CHASE CENTER — After scoring 32 points in the Warriors’ 124-103 win over the Los Angeles Lakers in the preseason finale, Stephen Curry eased into the leather chair in front of Klay Thompson’s locker.
With Thompson on the mend from ACL reconstruction, he’d already left the building. Curry felt it would be only fitting to hold his interview in his Splash Brother’s seat.
Golden State’s last dress rehearsal before an Oct. 24 opening night against the Clippers reinforced the issues that have plagued them throughout the preseason: An uneven team with nine newcomers and bereft of many of its most diligent defenders from years past, is going to have to lean heavily on Curry. A lot will have to go right for the team to even be in playoff contention by the time Thompson returns.
“Honestly, it’s really hard to tell what we are, because we don’t have some key guys that we borught in here for a reason,” Curry said. “We’ve got our rookies and young guys who’ve got some good experience, some reps. When their number is called, they’ll hopefully be confident with what they can provide.”
With eight players 23 or younger and Thompson out until late February, the Warriors can no longer rely on multiple superstars able to just turn on the effort late in games, a luxury they had for much of the last five seasons. Even with Curry, Golden State risks getting into insurmountable holes early in games.
Curry and All-Star D’Angelo Russell couldn’t find enough of a rhythm together on offense early (which has been another constant theme) to make up for a defense that came in ranked 31st out of 38 teams that have played in the preseason.
Facing a Los Angeles lineup more befitting the G League, the Warriors allowed 20 points in the first 6:32. Golden State trailed by as many as 13 in the first quarter, as Los Angeles posted a 76.8% effective field goal percentage.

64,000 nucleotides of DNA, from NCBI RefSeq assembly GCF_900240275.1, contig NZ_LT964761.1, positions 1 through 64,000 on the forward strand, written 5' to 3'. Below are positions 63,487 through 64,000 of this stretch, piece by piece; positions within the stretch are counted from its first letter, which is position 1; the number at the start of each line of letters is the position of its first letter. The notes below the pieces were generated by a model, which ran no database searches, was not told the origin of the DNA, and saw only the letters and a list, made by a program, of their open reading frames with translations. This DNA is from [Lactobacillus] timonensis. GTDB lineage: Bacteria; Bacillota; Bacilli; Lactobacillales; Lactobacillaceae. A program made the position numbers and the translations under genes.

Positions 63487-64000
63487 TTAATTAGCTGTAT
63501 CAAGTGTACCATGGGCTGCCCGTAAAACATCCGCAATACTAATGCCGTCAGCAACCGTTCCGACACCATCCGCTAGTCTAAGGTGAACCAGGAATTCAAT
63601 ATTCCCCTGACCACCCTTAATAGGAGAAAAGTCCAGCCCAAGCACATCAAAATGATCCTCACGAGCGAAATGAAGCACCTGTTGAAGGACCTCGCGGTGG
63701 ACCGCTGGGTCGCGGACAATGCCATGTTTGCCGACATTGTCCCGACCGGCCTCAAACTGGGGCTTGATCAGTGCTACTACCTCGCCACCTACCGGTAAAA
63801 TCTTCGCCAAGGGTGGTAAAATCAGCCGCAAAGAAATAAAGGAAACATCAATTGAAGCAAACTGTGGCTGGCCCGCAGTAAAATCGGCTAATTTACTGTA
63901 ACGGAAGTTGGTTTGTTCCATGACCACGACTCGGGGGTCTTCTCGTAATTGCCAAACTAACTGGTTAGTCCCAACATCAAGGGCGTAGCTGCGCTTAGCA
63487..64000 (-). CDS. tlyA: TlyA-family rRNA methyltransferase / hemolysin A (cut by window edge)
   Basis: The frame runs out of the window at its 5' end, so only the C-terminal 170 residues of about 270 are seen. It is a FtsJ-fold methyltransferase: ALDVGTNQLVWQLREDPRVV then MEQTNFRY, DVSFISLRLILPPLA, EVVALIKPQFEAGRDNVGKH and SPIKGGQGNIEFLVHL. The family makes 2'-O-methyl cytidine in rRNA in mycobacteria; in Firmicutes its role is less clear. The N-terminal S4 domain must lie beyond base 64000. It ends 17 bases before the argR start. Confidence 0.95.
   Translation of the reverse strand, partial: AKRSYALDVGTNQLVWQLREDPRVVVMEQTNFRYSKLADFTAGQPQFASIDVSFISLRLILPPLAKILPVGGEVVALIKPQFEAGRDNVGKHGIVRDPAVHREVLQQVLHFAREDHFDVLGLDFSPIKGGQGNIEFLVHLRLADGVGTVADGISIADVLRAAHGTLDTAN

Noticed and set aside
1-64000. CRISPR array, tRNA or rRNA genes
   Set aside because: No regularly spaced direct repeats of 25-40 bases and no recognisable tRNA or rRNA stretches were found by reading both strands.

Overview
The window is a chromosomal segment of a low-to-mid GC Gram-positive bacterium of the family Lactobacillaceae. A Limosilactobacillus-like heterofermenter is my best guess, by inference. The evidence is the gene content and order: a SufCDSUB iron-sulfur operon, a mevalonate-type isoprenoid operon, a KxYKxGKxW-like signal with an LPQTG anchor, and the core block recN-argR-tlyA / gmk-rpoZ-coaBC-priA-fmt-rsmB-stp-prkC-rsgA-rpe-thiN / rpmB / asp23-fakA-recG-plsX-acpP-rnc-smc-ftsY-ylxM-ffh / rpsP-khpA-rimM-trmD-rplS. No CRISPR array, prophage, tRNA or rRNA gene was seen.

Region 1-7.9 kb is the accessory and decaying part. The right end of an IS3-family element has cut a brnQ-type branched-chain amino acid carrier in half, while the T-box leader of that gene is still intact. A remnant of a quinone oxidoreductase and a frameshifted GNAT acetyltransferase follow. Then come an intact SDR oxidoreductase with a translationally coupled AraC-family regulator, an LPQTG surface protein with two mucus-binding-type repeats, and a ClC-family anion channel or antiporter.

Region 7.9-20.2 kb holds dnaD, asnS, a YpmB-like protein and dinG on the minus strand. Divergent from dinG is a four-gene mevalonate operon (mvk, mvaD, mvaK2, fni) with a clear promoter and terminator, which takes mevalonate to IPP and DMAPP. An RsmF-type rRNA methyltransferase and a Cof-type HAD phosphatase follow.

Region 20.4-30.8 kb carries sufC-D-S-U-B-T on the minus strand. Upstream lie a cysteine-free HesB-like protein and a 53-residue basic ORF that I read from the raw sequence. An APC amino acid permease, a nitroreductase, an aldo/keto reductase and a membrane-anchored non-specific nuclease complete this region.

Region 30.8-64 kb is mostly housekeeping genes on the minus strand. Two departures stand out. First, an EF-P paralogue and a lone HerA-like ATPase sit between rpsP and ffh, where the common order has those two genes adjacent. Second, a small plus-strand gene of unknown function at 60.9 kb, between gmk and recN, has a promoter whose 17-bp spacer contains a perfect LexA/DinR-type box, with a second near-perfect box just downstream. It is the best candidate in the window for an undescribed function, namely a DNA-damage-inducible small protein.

“Some good, some bad, but another game under our belts, and we’ve got a lot of work ahead,” said head coach Steve Kerr, whose team has lost centers three centers to injury — Willie Cauley-Stein (mid-foot strain), Kevon Looney (hamstring) and Alen Smailagic (ankle) — and had to rely on camp invitee Marquese Chriss to fill the void.
After being unofficially named to the 15-man roster on Saturday, Chriss startred and went 3-of-6 with seven rebounds and five assists (one fewer than Curry) in 22 minutes, with three steals, clogging the passing lanes in the post. He and Cauley-Stein will have to live up to their lottery-pick past for Golden State to be competitive in the post.
The other defensive bright spot was rookie Eric Paschall, who, on a team that will struggle mightily on defense this season, will earn fans for his ability to be an on-ball defender against every position, which has improved over the course of the preseason.
With Paschall and Jordan Poole on the court with Russell to start the second quarter, the Warriors were able to keep close, taking 50-47 lead with 6:10 to go before the break. Both of them have to outperform their draft positions and become regular rotation contributors from the start.
Without Curry, Russell overcame an 0-for-4 first quarter to go 4-for-7 in the third. He finished 9-of-19 from the field and 6-of-11 from three for 29 points in 29 minutes — his best night of the preseason, but both he and Curry did their best work when the other was off the floor.
After Russell exited and Curry and Green re-entered, Golden State went on a 21-8 run, capped by a wild Curry corner three at the buzzer to take a 71-55 lead, and never trailed again. He hit another sprawling, sliding 3-pointer as he was fouled by Marcus Allen, and hit the and-one to put Golden State up by 19 with five minutes to go.
As Curry — who finished 9-of-20 from the field and 6-of-15 from three in 32 minutes — finished his interviews, he looked up at Thompson’s glass name plate. “Thanks, Klay,” Curry said, before tripping as he hurried out of the locker room.